Child#039;s hero became adult champion
I was late to work Monday morning because I was having blood sugar issues.
As you'll recall last September I was diagnosed with diabetes.
As I tried to get enough strength to get to work on Monday, I had no time to hear the news or read the Internet.
So it was with a bit of a shock that I learned of the death of Christopher Reeve.
He will always be remembered for his portrayal of "Superman," and many will say it was the greatest role of his life.
But after a near fatal equestrian accident in Virginia, Reeve found that his greatest role in life was yet unrealized.
He championed the sufferers of spinal cord injuries and he brought to the forefront the importance of stem cell research, an issue that is being hotly debated in this year's presidential race.
Reeve was unlike the man of steel, he wasn't faster than a speeding bullet, more powerful than a train and he couldn't leap skyscrapers in a single bound.
But the courage and determination Reeve displayed in trying to overcome his paralysis from a 1995 horse-riding accident far surpassed any of the feats of the comic book hero.
To many, Reeve became a real-life Superman, whose heroism, courage simply outshone the hero of my youth.
One of the things that I know from various friends who have suffered spinal cord injuries, it causes you to reinvent your life.
What was once the ordinary is now complicated and the slightest twinge or movement becomes a victory unto itself.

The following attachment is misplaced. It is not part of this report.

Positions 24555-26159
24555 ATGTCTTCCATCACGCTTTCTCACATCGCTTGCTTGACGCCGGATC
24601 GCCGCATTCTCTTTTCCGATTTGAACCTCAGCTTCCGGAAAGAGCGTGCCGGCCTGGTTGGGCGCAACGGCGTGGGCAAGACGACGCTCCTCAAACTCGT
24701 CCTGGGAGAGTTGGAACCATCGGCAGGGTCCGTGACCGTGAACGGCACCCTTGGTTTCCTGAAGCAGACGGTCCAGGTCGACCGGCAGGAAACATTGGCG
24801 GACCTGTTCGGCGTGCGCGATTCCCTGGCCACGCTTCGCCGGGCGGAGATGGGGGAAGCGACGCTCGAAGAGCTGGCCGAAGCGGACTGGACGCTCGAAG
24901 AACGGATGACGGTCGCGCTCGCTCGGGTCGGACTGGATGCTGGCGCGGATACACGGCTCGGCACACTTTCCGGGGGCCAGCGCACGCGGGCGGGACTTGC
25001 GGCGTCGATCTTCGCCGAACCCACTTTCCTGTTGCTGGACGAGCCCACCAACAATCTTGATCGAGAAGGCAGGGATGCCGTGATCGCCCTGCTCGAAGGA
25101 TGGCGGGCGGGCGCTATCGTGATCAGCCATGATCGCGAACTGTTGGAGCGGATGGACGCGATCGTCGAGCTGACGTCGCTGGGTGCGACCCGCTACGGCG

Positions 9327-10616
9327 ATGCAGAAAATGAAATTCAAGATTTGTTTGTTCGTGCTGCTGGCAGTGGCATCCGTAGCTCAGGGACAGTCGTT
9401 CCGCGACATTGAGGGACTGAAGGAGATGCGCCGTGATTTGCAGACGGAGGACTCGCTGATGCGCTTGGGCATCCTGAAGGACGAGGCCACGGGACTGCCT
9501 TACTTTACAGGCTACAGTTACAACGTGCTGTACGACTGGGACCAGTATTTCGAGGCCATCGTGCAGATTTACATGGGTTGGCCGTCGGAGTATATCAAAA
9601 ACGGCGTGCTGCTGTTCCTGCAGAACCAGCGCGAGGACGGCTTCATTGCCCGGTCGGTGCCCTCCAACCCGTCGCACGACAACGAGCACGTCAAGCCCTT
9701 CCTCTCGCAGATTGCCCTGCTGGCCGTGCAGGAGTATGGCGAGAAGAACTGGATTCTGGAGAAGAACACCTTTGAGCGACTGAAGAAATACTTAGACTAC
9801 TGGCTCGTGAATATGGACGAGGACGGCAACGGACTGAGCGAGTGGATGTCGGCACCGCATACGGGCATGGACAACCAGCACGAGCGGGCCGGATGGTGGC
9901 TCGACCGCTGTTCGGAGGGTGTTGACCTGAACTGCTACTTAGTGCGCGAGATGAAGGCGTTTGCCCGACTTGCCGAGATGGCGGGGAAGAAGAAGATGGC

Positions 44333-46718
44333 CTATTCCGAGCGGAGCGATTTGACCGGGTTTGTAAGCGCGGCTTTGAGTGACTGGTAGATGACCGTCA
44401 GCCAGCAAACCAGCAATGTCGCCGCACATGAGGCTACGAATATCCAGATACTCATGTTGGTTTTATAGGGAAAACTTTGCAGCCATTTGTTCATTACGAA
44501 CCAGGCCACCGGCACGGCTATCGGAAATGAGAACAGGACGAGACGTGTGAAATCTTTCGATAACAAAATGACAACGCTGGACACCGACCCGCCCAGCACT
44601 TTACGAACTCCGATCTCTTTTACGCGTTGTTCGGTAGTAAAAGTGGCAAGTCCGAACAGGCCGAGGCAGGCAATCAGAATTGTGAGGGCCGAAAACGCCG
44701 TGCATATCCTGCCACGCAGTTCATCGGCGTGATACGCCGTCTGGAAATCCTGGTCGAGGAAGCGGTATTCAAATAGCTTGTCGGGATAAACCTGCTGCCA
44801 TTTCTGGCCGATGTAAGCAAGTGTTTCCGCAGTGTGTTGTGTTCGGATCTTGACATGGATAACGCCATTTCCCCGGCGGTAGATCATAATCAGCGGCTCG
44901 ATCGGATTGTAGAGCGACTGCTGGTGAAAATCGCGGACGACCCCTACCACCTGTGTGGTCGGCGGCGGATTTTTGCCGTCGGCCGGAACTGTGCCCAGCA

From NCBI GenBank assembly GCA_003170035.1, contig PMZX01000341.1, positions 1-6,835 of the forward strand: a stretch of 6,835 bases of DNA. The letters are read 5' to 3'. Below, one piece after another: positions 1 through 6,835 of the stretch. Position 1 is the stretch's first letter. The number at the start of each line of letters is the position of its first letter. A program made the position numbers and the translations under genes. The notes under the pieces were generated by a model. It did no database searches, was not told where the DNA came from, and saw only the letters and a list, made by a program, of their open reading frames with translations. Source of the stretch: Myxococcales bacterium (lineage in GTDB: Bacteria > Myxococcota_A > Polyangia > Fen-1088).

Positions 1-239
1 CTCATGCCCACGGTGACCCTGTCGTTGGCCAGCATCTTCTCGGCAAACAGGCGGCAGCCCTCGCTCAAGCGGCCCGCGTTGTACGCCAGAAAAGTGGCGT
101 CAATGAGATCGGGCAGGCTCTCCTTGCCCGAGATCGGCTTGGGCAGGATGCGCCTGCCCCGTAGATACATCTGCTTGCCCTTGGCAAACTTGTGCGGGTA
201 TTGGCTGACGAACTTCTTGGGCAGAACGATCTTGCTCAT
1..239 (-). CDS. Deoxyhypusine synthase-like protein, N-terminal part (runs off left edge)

Once he was able, Reeve brought the kind of energy and enthusiasm that made him successful as a film star to an entirely different issue, with huge effect.
Who will forget the commercial from a few years back that caused such an uproar that had Reeve walking onto a stage to receive his award.
I remember looking at the photo and thinking how great it would be for him to walk again and to make one more Superman movie. That was his dream and he vowed to walk once more.
So it is was sadness that I read that he died on Sunday at age 52, of heart failure without realizing his dream of walking again.
With that sadness we have to remember that for the last nine years since his accident, he did not sit back and play the "Poor Me" card.
Instead he worked to regain some feeling and he also established the the Christopher Reeve Paralysis Foundation, a non-profit research organization.
He used his name and his fame to raise millions of dollars for research that
would have not only helped himself but many others with spinal cord injuries.
Also, through is work in the post-accident error, Reeve was a hero once again by providing hope and inspiration to other patients and for his work in lobbying Congress and the White House to allow science to conduct stem cell research.
He did all this in the hopes of curing paralysis.
Oddly, there is the chance it could cure other illnesses such as diabetes, Alzheimer's and Parkinson's disease.
So you have to wonder which was Reeve's greater role in life.
I like that to think that his work following his accident was simply a continuation of his role as Superman. The fact that Reeve broke his spinal cord proved that it can happen to anyone, even Superman.
So I leave the memory of Superman with the lyrics from Five For Fighting:
"I can't stand to fly
I'm not that naive
Men weren't meant to ride
With clouds between their knees
I'm only a man in a silly red sheet
Digging for kryptonite on this one way street
Only a man in a funny red sheet
Looking for special things inside of me
It's not easy to be me."
Jay Thomas is the managing editor of The Greenville Advocate.
You can reach him via phone at 383-9302, ext. 136 or via email at firstname.lastname@example.org.